54

I want to generate different/unique id per request in django from models field. I did this but I keep getting the same id.

class Paid(models.Model):
     user=models.ForeignKey(User)
     eyw_transactionref=models.CharField(max_length=100, null=True, blank=True, unique=True, default=uuid.uuid4()) #want to generate new unique id from this field

     def __unicode__(self):
        return self.user
130

Since version 1.8 Django has UUIDField

import uuid
from django.db import models

class MyUUIDModel(models.Model):
    id = models.UUIDField(primary_key=True, default=uuid.uuid4, editable=False)
    # other fields
3
59

If you are using Django 1.8 or superior, madzohan's answer is the right answer.


Do it like this:

#note the uuid without parenthesis
eyw_transactionref=models.CharField(max_length=100, blank=True, unique=True, default=uuid.uuid4)

The reason why is because with the parenthesis you evaluate the function when the model is imported and this will yield an uuid which will be used for every instance created.

Without parenthesis you passed just the function needed to be called to give the default value to the field and it will be called each time the model is imported.

You can also take this approach:

class Paid(models.Model):
     user=models.ForeignKey(User)
     eyw_transactionref=models.CharField(max_length=100, null=True, blank=True, unique=True)

     def __init__(self):
         super(Paid, self).__init__()
         self.eyw_transactionref = str(uuid.uuid4())

     def __unicode__(self):
        return self.user
13
  • I did that..I'm now getting NULL in my db, it means it's not saving! Should I post my views?
    – picomon
    Jun 4 '13 at 18:59
  • 1
    If you have a default value then you won't need null=True in the field definition. I'll remove from the answer. Try without that.
    – Paulo Bu
    Jun 4 '13 at 19:00
  • Now getting this error IntegrityError at /pay/ (1048, "Column 'eyw_transactionref' cannot be null") I removed blank=True also.
    – picomon
    Jun 4 '13 at 19:06
  • That's kind of weird. It should work, I'll put an override to the __init__ method as an alternative.
    – Paulo Bu
    Jun 4 '13 at 19:14
  • Also try this with the default value, maybe it works: default=lambda:str(uuid.uuid4()).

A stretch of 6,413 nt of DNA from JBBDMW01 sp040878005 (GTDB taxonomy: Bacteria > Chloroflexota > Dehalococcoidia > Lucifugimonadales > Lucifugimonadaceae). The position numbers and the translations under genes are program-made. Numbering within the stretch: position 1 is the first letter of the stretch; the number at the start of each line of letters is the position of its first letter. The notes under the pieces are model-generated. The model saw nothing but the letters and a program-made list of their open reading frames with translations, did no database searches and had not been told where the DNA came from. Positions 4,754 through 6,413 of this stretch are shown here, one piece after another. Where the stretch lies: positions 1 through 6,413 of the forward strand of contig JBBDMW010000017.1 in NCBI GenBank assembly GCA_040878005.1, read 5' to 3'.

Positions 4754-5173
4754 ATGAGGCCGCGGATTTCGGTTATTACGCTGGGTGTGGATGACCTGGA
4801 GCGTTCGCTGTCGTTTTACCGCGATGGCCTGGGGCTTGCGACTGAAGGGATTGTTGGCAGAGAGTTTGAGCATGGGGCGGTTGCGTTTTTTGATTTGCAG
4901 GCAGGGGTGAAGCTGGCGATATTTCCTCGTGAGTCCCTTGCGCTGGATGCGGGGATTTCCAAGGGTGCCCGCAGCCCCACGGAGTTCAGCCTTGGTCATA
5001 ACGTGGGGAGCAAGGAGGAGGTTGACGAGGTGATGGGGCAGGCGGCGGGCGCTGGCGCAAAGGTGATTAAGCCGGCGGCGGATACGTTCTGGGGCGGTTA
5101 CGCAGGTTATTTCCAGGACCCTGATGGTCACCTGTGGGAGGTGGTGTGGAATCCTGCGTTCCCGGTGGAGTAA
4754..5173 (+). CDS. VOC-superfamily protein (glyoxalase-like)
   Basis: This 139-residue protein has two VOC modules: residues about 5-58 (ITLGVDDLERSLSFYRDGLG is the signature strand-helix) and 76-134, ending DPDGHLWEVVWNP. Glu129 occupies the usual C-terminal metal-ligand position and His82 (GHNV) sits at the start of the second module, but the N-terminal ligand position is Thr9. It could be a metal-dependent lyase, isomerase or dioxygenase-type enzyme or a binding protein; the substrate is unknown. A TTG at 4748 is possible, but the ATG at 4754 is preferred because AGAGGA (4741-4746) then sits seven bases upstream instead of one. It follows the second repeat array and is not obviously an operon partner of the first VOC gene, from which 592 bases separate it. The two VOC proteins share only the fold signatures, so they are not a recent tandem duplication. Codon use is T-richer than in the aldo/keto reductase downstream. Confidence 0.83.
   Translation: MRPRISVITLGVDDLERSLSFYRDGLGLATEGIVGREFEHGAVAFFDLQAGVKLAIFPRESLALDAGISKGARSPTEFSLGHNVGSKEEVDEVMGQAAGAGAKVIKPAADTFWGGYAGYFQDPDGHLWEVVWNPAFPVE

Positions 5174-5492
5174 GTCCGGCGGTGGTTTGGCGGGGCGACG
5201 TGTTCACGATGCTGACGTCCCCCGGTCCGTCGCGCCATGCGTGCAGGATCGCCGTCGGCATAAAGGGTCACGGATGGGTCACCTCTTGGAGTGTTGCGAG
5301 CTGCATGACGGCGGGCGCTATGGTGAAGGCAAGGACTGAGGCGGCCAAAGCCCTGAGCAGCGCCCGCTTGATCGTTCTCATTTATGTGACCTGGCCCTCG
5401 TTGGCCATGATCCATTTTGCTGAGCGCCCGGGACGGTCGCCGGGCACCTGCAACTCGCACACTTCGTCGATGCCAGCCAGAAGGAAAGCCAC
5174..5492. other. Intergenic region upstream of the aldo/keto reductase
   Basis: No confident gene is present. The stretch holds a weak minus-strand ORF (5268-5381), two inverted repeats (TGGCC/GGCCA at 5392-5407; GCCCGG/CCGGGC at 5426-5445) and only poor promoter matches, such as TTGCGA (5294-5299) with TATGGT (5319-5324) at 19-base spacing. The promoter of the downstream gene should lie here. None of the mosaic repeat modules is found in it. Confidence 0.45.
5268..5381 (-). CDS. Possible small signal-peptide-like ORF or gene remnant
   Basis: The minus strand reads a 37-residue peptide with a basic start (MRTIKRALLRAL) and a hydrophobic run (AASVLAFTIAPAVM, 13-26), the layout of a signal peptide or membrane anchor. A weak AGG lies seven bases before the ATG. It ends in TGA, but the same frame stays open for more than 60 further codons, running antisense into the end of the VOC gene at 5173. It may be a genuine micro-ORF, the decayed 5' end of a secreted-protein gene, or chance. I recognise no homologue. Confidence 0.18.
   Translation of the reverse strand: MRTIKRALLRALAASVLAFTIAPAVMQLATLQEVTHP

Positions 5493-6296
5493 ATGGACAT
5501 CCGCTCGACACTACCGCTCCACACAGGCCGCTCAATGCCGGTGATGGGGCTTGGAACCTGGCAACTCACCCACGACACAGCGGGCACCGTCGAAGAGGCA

– Paulo Bu
    Jun 4 '13 at 19:25
25

If you need or want to use a custom ID-generating function rather than Django's UUID field, you can use a while loop in the save() method. For sufficiently large unique IDs, this will almost never result in more than a single db call to verify uniqueness:

urlhash = models.CharField(max_length=6, null=True, blank=True, unique=True)

# Sample of an ID generator - could be any string/number generator
# For a 6-char field, this one yields 2.1 billion unique IDs
def id_generator(size=6, chars=string.ascii_uppercase + string.digits):
    return ''.join(random.choice(chars) for _ in range(size))

def save(self):
    if not self.urlhash:
        # Generate ID once, then check the db. If exists, keep trying.
        self.urlhash = id_generator()
        while MyModel.objects.filter(urlhash=self.urlhash).exists():
            self.urlhash = id_generator()
    super(MyModel, self).save()
1

This answer from Google Code worked for me:

https://groups.google.com/d/msg/south-users/dTyajWop-ZM/-AeuLaGKtyEJ

add:

from uuid import UUID

to your generated migration file.

0

you can use uuid for this task. UUIDField is a special field to store universally unique identifiers. Universally unique identifiers are a good alternative to AutoField for primary_key. The database will not generate the UUID for you, so it is recommended to use default.

import uuid
from django.db import models
class MyUUIDModel(models.Model):
   id = models.UUIDField(
     primary_key = True,
     default = uuid.uuid4,
     editable = False)

for more detail visit this link

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